Volume 108(1) 2008, pages: 137-142.
N. Tvis Knudsen, P. Nørnberg, Jacob C. Yde, Bent Hasholt & Jan Heinemeier:

Recent marginal changes of the Mittivakkat Glacier, Southeast Greenland and the discovery of remains of reindeer (Rangifer tarandus), polar bear (Ursus maritimus) and peaty material.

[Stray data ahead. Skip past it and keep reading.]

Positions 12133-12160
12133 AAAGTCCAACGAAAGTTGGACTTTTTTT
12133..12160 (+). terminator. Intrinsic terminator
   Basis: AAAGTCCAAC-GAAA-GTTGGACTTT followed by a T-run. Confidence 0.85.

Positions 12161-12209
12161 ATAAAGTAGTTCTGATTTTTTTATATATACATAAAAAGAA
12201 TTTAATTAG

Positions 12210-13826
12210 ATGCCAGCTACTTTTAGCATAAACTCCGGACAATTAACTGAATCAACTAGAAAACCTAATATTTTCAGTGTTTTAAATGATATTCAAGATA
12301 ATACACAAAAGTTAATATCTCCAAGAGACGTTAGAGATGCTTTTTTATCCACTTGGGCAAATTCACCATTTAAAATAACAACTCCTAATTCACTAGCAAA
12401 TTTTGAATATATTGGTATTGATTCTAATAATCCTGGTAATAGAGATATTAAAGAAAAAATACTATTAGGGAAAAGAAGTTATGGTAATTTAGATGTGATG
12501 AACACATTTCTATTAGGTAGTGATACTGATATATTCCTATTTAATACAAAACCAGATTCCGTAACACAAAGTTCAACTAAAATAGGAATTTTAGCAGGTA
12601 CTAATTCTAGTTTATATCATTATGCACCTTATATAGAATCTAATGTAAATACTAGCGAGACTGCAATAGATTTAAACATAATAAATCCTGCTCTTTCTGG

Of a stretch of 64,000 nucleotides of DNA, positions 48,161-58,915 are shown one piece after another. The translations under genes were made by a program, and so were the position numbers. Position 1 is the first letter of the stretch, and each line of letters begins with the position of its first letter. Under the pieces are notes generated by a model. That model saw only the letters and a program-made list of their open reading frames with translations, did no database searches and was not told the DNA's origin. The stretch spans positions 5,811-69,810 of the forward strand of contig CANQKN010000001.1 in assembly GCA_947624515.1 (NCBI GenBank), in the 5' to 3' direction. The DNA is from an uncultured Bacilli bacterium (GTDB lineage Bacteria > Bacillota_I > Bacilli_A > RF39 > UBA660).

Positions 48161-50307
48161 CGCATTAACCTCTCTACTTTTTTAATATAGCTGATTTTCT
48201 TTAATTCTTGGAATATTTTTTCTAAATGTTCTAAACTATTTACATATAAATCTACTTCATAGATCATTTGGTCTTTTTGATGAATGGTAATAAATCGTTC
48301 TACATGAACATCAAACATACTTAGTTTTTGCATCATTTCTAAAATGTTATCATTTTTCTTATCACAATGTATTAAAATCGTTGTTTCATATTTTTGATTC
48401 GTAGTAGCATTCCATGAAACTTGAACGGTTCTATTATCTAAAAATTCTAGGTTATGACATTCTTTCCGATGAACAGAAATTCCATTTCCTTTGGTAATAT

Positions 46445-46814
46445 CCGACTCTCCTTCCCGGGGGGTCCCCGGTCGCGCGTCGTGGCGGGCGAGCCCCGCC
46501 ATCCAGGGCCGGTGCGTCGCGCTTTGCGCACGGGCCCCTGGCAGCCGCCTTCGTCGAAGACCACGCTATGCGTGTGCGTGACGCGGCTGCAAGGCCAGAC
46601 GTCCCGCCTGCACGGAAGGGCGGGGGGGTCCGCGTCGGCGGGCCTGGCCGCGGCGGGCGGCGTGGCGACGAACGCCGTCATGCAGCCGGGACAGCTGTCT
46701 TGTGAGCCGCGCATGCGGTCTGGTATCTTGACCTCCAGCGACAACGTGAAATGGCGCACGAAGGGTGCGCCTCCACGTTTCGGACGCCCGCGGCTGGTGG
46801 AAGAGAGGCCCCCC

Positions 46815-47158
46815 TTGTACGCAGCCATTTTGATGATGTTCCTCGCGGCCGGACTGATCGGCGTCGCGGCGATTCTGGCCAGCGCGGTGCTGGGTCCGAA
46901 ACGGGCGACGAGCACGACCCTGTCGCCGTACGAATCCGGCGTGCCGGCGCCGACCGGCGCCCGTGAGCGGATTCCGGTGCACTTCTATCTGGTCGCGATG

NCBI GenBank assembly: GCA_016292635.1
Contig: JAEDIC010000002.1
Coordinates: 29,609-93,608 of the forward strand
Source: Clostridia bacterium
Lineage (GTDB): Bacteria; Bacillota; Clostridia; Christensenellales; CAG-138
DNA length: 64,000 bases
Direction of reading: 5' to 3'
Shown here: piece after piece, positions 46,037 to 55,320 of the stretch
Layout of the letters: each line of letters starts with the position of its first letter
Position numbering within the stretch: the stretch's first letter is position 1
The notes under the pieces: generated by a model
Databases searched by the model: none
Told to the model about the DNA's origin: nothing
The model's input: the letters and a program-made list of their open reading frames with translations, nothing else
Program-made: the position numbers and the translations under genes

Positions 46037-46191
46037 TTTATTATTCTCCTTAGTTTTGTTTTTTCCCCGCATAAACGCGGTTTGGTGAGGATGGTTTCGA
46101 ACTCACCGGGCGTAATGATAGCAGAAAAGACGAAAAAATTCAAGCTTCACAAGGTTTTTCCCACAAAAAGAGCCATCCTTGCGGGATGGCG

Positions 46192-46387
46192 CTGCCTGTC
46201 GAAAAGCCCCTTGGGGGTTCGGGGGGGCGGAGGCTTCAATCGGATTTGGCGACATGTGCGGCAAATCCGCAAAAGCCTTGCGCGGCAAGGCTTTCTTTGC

During field observations in August 2005 antler remains of a reindeer were found at a recently deglaciated site at about 500 m asl., and bones from a polar bear were found at about 300 m asl. along the margin of Mittivakkat Glacier, Southeast Greenland. Radio carbon dating determined the age of the samples to 720 14C years and 350 14C years, respectively. In August 2006 old surface vegetation covering peaty material became exposed due to ice recession close to the site where the antler was found. The radio carbon age of small roots from the material was determined to 1530 14C years, and is in agreement with dating of woody remains of Salix glauca found close by, at the top of a nearby nunatak in 1999. The antler indicates that reindeer lived in the area when the glacier began to advance from a position where it was close to or smaller than today. The vegetation surface and peaty material indicate that the climate was warmer before the onset of the Little Ice Age in Southeast Greenland than today.
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